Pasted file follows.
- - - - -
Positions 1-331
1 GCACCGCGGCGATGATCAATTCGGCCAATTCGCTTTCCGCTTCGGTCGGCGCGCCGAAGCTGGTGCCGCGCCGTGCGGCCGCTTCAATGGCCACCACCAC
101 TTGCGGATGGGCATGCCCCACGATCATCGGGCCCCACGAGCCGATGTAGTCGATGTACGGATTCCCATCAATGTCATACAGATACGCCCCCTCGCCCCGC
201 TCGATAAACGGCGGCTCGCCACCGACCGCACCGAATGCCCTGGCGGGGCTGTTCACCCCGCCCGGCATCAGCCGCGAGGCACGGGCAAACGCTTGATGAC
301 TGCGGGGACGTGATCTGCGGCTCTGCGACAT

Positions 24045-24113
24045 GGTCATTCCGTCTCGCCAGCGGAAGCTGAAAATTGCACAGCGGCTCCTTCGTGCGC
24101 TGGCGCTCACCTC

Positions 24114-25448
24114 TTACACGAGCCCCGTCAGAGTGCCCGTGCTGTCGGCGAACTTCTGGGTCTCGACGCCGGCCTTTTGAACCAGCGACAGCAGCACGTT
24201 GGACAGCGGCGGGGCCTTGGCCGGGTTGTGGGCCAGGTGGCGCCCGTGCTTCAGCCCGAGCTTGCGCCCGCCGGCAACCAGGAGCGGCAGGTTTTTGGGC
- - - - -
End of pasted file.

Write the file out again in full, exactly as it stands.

Positions 1-331
1 GCACCGCGGCGATGATCAATTCGGCCAATTCGCTTTCCGCTTCGGTCGGCGCGCCGAAGCTGGTGCCGCGCCGTGCGGCCGCTTCAATGGCCACCACCAC
101 TTGCGGATGGGCATGCCCCACGATCATCGGGCCCCACGAGCCGATGTAGTCGATGTACGGATTCCCATCAATGTCATACAGATACGCCCCCTCGCCCCGC
201 TCGATAAACGGCGGCTCGCCACCGACCGCACCGAATGCCCTGGCGGGGCTGTTCACCCCGCCCGGCATCAGCCGCGAGGCACGGGCAAACGCTTGATGAC
301 TGCGGGGACGTGATCTGCGGCTCTGCGACAT

Positions 24045-24113
24045 GGTCATTCCGTCTCGCCAGCGGAAGCTGAAAATTGCACAGCGGCTCCTTCGTGCGC
24101 TGGCGCTCACCTC

Positions 24114-25448
24114 TTACACGAGCCCCGTCAGAGTGCCCGTGCTGTCGGCGAACTTCTGGGTCTCGACGCCGGCCTTTTGAACCAGCGACAGCAGCACGTT
24201 GGACAGCGGCGGGGCCTTGGCCGGGTTGTGGGCCAGGTGGCGCCCGTGCTTCAGCCCGAGCTTGCGCCCGCCGGCAACCAGGAGCGGCAGGTTTTTGGGC